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Vietnam's Spotty IPO Record

Government overpricing of offerings by Vietcombank and other companies has hampered fundraising and the performance of Vietnam's stock market
A monitor flashes mainly red, representing the price of shares going down, as investors look at a stock board, 09 November 2007. The local stock market has been on a downward trend for a number of weeks.
A monitor flashes mainly red, representing the price of shares going down, as investors look at a stock board, 09 November 2007. The local stock market has been on a downward trend for a number of weeks. HOANG DINH NAM/AFP/Getty Images

This time a year ago Vietnam was one of the world's hottest frontier markets. Billions of dollars in foreign money were pouring into the country from hedge funds, private equity investors, and mutual funds from New York, London, Tokyo, and Hong Kong. When the Ho Chi Minh stock exchange closed for the Tet Lunar New Year holiday on Feb. 15 last year, the market was up 46%.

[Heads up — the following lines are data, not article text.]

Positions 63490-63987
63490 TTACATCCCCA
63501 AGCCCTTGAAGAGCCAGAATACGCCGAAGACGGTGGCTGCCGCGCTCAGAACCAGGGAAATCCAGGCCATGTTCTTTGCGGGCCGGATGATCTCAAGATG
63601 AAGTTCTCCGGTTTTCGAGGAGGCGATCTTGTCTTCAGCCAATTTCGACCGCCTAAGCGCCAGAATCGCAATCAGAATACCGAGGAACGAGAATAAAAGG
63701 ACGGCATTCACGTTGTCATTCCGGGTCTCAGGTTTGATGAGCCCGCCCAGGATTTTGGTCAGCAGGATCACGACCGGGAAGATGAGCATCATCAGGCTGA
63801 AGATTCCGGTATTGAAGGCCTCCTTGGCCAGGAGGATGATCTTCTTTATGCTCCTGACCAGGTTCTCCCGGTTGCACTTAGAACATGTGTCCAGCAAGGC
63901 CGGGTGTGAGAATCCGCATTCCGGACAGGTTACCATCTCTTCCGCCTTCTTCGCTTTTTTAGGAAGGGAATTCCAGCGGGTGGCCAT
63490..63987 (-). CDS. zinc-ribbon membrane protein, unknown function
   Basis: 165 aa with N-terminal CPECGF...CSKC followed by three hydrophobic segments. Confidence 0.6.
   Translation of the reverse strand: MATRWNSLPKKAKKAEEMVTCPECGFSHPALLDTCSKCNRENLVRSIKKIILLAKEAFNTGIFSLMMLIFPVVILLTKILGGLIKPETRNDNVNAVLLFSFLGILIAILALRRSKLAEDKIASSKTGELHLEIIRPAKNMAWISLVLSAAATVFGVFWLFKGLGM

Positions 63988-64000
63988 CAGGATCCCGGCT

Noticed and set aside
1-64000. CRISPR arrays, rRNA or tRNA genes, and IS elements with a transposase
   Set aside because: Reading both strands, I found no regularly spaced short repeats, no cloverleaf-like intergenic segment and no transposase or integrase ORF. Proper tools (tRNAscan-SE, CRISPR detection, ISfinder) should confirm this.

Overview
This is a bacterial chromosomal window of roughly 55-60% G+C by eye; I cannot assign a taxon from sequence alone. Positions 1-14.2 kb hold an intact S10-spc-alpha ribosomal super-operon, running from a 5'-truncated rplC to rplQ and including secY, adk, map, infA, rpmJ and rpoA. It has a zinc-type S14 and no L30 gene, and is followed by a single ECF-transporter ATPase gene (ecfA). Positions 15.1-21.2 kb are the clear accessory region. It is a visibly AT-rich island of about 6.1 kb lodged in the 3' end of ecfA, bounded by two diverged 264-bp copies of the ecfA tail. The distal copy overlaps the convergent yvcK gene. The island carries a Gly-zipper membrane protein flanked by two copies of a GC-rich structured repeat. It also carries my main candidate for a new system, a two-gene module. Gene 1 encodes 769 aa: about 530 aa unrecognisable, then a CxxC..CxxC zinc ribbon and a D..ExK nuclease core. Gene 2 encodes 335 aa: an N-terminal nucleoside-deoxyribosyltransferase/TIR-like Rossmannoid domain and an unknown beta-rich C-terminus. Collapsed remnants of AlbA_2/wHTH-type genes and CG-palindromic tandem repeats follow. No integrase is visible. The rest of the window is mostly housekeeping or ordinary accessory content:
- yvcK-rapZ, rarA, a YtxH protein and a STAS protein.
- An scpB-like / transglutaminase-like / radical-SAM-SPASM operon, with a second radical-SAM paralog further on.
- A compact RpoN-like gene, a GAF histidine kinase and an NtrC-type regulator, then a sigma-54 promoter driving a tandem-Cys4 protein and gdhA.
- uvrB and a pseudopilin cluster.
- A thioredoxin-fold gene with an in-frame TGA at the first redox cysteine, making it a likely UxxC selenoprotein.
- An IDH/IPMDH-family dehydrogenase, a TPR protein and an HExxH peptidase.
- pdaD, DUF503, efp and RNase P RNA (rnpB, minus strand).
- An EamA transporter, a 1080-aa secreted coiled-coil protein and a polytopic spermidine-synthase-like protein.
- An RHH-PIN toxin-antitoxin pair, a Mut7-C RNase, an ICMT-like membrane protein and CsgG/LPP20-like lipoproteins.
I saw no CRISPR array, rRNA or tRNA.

But on the eve of the Year of the Golden Mouse—or Year of the Rat, as it is less euphemistically known—which starts Feb. 7, Vietnamese equities seem to have lost much of their luster. Sure, the specter of a U.S. recession is hovering over faltering equity markets across the globe, and the Ho Chi Minh index fell as much as 17% in late January before regaining some ground to close down 7.25% so far this year. (The markets closed on Feb. 1 for the weeklong Tet holiday.) While in the short term Vietnam is sure to continue feeling the impact of market turmoil in the U.S. and Asia (BusinessWeek.com, 2/5/08), the biggest weight on the Vietnamese stock market's performance ultimately will be the uncertainty over the country's herky-jerky initial public offering process.